Somebody at work asked my input for good books for starting (Java) developers. As this is something that might be useful for others as well, I’ll post my list here as well. This list contains books that I found to be the most influencal to me - and are timeless. So, by design, I won’t include really specific books (the ‘how to use scrum’ of ‘spring 5.0’ type of books) and books that were really good, but I would not recommend in 2022 anymore (eg, ‘The Pragmatic Programmer’, ‘Extreme Programming Explained’).

Mythical Man-Month, Frederick Brooks

By far the oldest book in the list. And although, you could argue that the stories are not really applicable to the ‘modern times’, I still include this. If you read this book, you’ll find that a lot of things described are - even if the book is almst 50 years old - still applicable. It is really, really important to realize that most things that we bump into today, are the same things that people bumped into 50 years ago. So, the world of software is changing less than we think it does (so, no cool-library-v2 will not solve everything), and gave me also the realization that the world of software is really bad at learning from the past.

Software Estimation - Demystifying the Black Art, Steve McConnell

There are 2 hard problems in computer science: cache invalidation, naming things, and off-by-1 errors. I would add: estimation. Somehow, people (including me…) are inheritently optimistic, believe in miracles, etc. And even with all the modern way-of-work-frameworks, people still want to have estimates (#noestimates, yay!). Having a book that systematically looks at estimations, and learns you the difference between an estimation and a commitment was really useful to me.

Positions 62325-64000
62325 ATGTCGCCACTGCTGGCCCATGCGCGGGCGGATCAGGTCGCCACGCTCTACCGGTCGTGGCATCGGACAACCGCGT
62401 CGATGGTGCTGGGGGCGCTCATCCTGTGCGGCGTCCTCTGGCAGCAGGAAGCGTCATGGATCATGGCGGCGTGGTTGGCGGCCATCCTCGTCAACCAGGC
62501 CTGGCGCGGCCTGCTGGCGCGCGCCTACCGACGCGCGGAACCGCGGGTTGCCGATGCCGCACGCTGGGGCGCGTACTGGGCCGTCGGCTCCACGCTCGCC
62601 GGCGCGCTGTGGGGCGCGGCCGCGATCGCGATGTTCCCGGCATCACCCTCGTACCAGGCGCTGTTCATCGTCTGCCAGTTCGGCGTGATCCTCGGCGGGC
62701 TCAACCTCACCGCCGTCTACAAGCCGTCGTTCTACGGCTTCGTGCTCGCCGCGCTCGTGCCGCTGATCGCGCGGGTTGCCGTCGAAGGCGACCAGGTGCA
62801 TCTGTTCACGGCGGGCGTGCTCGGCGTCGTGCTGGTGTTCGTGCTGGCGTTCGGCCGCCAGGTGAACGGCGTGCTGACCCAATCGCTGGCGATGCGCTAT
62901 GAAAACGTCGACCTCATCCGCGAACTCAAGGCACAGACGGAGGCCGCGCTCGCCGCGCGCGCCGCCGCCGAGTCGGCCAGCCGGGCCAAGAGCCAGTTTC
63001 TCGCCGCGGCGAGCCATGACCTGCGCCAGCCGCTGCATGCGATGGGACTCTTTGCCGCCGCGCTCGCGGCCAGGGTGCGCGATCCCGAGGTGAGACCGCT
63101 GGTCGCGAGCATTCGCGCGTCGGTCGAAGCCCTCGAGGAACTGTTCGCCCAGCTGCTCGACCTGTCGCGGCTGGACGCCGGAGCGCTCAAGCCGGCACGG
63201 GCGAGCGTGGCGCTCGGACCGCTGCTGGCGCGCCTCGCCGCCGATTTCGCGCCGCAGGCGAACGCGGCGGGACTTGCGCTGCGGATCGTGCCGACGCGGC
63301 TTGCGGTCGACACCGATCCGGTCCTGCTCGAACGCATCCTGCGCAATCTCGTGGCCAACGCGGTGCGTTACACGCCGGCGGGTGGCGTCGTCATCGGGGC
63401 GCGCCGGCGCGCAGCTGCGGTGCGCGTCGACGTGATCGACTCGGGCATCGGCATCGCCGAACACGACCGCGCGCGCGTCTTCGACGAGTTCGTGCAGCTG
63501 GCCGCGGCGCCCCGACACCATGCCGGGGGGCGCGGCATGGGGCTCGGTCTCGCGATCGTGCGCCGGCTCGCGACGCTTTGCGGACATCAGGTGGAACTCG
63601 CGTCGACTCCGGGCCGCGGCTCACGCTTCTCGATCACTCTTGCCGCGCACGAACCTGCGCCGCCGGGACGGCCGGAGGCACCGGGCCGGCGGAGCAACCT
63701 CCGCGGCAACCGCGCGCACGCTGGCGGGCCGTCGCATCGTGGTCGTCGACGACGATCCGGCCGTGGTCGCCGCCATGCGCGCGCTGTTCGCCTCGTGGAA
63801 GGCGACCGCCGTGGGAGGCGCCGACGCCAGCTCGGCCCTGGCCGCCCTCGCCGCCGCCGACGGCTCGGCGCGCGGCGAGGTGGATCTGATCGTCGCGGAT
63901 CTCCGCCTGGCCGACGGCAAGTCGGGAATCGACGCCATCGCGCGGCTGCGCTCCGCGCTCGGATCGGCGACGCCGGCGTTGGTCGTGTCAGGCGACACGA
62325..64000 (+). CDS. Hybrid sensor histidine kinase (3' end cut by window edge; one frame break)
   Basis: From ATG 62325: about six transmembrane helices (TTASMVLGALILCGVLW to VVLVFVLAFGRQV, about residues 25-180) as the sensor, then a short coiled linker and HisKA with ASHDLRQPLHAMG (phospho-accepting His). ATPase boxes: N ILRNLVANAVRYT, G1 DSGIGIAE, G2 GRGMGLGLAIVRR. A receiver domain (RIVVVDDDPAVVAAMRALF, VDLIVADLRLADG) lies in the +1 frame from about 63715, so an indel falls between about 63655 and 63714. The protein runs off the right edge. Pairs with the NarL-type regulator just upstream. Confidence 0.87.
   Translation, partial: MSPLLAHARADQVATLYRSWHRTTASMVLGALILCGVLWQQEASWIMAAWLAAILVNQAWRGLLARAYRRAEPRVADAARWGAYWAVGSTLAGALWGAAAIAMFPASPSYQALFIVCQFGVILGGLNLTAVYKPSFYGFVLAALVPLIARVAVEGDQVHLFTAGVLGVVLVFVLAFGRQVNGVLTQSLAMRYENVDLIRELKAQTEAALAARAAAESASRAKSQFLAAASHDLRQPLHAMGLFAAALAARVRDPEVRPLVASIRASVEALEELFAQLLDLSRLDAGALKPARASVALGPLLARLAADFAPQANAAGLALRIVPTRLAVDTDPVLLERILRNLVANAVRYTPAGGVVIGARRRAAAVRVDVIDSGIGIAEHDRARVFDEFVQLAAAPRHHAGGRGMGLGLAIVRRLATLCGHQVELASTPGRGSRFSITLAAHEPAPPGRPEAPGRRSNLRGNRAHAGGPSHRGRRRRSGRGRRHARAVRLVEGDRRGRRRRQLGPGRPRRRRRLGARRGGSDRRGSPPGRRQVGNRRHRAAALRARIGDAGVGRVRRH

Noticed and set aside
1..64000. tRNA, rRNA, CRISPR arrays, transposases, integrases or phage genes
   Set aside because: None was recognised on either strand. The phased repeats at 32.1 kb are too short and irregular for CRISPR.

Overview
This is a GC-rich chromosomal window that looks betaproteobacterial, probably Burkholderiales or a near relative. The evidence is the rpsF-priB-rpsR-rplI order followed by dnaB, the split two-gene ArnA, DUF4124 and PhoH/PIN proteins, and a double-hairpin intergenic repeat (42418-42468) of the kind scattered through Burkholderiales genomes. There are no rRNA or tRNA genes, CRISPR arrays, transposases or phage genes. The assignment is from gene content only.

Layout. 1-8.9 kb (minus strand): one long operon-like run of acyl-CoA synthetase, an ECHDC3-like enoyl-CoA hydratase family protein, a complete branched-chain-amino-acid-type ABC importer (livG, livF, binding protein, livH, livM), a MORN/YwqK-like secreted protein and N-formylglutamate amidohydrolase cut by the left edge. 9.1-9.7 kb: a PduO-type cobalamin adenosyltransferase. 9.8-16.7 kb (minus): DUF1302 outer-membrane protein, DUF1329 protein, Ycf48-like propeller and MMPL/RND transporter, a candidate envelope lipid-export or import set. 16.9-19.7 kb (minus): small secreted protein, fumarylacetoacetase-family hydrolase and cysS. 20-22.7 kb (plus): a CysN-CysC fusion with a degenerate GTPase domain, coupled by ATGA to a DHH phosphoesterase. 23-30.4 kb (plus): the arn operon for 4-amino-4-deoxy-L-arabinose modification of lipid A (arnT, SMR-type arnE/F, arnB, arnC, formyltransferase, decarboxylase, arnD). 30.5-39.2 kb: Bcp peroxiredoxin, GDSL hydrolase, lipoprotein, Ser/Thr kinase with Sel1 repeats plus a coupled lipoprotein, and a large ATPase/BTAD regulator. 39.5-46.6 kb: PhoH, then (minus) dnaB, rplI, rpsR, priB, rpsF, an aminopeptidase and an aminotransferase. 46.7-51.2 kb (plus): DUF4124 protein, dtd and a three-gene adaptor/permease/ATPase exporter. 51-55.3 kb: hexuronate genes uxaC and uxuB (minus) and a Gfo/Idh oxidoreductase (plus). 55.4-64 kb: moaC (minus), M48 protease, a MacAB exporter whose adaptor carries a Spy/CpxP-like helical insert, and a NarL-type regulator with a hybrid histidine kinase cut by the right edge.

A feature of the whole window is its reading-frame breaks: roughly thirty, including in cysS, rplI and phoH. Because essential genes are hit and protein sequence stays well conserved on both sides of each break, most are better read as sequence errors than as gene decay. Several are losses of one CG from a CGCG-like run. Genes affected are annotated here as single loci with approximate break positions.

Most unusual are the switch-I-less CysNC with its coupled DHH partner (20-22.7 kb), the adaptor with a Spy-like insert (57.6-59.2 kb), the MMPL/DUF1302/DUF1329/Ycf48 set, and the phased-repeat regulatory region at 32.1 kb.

Code Complete, Steve McConnell

The only book in the list focussed on code. But a really timeless read to think about the structure of code. The thing I remember mostly was the 2 page discussion on whether the squarly brackets {} should start at the end of a line (convention in Java) or at the beginning of a line (convention in C#). This books really made me think about things that I have never given any thought.

Death March, Edward Yourdon

A book that tries to ‘objectively’ look at (unhealthy) deadlines. Are they always bad? Maybe not. How to differentiate between an actual deadline, and a date somebody just set to try to speed things up. And how should you then cope with these? Main take-away from the book: the unit of a bonus (for reaching the deadline for example) should year salary. If you can’t express it in a year salary, then it is not a bonus. This book will not solve the issue of dealines, and how to cope with it, but for me it gave me context so I could better understand them.